Sunday, October 30, 2005

Stuff I Saw on the Walk Home

I walked home from work on thursday. It was my last chance because of sadist Daylight Savings Time. I started at about 5:30 pm. The sun was just beginning to go down, and it was the fall light that gilds everything a soft gold. Twice I stopped in my tracks and laughed out loud because I saw something that delightful.

The first of these 2 sights was early in the walk. I was walking south from Indian School on Washington, up the hill. At a particular spot, I was facing a window that was reflecting a tree that was across the street from it. The leaves of tree had turned yellow, and the setting sun was full on the tree. The window was a sheet a flame.

Right as I turned north on Constitution, there was a yard that had a kind of decorative grass or something that sent up these spikes with big cottony puffs on the end. Again the setting sun was full on them. Otherworldly.

Those were the delightful bits. When I reached the bottom of the hill, where Constitution and Carisle intersect, I almost saw, mostly heard, a bicyclist hit by a car. I saw his motionless body lying in the intersection, the cars stopping, the people gathering, cell phones out. I didn't actually see the collision, and there was already a crowd and even a doctor, so I didn't stop.

As I left the sidewalk to cut behind the Walgreens towards the park where I take a break on this walk, I saw a single shoe in the median. I might scribble something about that.

Down with Daylight Savings Time

I hate Daylight Savings Time. Sure, that sunday morning in the fall when you get an extra hour sleep is sweet. Then it gets dark at 5:30 pm. And spring, lets not even talk losing an hour in spring. How can Indiana and Arizona be the only sane states about this?

Saturday, October 29, 2005

Cool lyrics of the day

From Iron & Wine's song, "The Rooster Moans"

lift your head because you can't sleep
bite your lip because you can't eat
darkest den the devil made
Jesus weeps but he's been paid
not to ride inside this rusty train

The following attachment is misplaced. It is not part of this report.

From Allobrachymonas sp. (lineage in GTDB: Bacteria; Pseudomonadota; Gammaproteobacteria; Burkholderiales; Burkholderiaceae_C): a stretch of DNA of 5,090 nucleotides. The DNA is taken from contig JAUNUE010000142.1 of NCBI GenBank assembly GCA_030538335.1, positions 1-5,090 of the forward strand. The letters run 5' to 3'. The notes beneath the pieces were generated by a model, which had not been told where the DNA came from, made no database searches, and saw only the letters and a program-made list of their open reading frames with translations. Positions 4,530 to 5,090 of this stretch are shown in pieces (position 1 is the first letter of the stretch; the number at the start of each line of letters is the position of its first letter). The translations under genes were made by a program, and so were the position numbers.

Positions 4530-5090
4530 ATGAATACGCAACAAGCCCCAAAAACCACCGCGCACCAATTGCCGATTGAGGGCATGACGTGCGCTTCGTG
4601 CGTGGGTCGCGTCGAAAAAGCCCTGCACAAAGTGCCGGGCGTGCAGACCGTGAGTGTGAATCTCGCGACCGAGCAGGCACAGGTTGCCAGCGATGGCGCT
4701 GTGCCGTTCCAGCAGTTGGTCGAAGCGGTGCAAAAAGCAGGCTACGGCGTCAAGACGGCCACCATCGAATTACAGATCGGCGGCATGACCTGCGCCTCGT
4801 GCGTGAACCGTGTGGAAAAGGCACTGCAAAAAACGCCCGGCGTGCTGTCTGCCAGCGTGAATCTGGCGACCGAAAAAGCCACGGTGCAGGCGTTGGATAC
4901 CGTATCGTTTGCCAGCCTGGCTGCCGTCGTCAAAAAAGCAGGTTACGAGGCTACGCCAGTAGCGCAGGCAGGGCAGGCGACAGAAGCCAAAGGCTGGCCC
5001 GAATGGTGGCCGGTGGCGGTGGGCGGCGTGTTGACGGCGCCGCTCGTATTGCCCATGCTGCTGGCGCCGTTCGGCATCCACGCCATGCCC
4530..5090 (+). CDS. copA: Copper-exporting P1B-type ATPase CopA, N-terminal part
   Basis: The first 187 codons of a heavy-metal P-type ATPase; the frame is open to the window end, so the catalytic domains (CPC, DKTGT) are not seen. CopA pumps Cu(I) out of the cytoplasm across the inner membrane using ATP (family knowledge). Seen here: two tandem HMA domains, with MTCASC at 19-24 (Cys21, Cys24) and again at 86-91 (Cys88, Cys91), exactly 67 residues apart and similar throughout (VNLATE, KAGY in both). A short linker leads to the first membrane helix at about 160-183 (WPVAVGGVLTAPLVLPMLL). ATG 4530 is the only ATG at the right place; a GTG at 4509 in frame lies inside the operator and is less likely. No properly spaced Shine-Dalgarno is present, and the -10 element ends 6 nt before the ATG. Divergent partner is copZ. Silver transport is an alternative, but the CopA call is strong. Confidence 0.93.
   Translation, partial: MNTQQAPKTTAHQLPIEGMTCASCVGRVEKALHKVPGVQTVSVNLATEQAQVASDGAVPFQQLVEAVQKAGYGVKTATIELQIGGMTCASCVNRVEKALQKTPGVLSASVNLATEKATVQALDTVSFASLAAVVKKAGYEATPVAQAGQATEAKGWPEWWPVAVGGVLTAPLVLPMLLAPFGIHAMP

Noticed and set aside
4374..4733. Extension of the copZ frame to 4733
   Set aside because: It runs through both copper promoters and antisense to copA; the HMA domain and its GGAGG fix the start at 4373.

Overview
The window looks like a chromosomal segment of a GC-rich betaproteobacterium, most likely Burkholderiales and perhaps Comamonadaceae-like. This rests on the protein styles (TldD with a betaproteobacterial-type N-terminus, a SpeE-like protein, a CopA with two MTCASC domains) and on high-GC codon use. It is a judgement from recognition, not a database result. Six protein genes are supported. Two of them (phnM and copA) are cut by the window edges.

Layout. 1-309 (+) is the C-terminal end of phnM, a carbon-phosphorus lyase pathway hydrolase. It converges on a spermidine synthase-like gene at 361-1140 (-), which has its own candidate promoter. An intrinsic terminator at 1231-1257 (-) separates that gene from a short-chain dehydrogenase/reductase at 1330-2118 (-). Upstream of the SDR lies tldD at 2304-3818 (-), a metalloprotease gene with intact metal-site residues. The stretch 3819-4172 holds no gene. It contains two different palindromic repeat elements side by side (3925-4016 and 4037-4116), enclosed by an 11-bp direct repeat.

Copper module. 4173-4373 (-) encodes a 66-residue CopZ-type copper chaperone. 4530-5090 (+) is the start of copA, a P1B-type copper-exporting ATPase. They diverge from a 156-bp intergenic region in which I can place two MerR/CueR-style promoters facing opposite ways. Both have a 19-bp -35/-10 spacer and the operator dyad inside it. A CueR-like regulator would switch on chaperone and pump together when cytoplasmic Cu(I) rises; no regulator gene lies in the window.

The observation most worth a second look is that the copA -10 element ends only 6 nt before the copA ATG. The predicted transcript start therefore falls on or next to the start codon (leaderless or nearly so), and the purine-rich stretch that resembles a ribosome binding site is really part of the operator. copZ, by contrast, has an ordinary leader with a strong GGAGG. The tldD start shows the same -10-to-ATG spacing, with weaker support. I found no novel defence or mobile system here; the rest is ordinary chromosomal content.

Thursday, October 20, 2005

Footwear for Dancing on the Head of a Pin

We dance on the head of a pin, in our bare feet, or those pink, plastic flip-flops with the white stars. Thoroughly modern, we have no muscle tone, no flaming sword. Terrible granduer is so Old Testament.

We no longer break the dance to wrestle demons, golden skin against scaly hide. They, also, are diminished. What proof our we against syndrome, or chemical imballance? We jig and reel and two-step across this metallic plain, without interuption.

Perhaps, like you, we need only an aromatic salt scrub to shed our skin and be reborn a bright thing (but not too bright), and a yoga mat to revive once mighty thews, and an IRA to toss off the yoke of eternal service.

Till then we dance our unchanging dance with outworn formaility, though no one wonders, anymore, how many of us there are.


Author's comments: It amuses me. I'm not sure about the second paragraph. It might be weak. Should it be re-written? Cut entirely?

Sunday, October 09, 2005


On and off, I have done some scribbling for fun. Well, sometimes it wasn't for fun. I had delusions of granduer. Lately I've been getting into it again, for fun. I think I'll post some here. Sometimes stuff in progress.

Here is a little thing I'm fond of. I'm not sure whether it should be past or present tense.

Past tense tints it as a memory, maybe colors it with nostalgia.

You stood in a puddle, temporary mirror,
and were startled by your own beauty.
Birds waded by your ankles. When the wind carried away your hat,
you let it go, sailing into another life.

Present tense makes it more vigorous and vital:

You stand in a puddle, temporary mirror,
and are startled by your own beauty.
Birds wade by your ankles. When the wind carries away your hat,
you let it go, sailing into another life.

Interesting that the change in tense doesn't change the words in the last line, but has this significant change in its shades of meaning.

Tuesday, October 04, 2005

The movie "Serenity"

If you like westerns in space, including opening bank robbery, six
shooters, anti-heros, chases, gun play, and revenge, and you think humor, martial arts and pretty people tossed in are OK, you will like "Serenity."

You know I'm a cult fan, so from a neutral and respectd critic, Ebert:

"I'm not sure the movie would have much appeal for non-sci-fi fans, but it has the rough edges and brawny energy of a good yarn, and it was made by and for people who can't get enough of this stuff. You know who you are."

I've seen it twice, and the two viewings were very different. The first time, much as you try to suspend your expectations, it was all about how true a continuation of the series it was. That is a very different way to see it than someone who has not seen the series. Also, the characters have a rough time, and frankly I care about these characters more than many actual people I know, so it was harrowing. We had planned to see it twice friday, but it was too intense.

Went back saturday. This time it was much more about the movie. It's damn good. I liked this line from a review:

"If you think the "Star Wars" prequels are a disease, then Serenity is the

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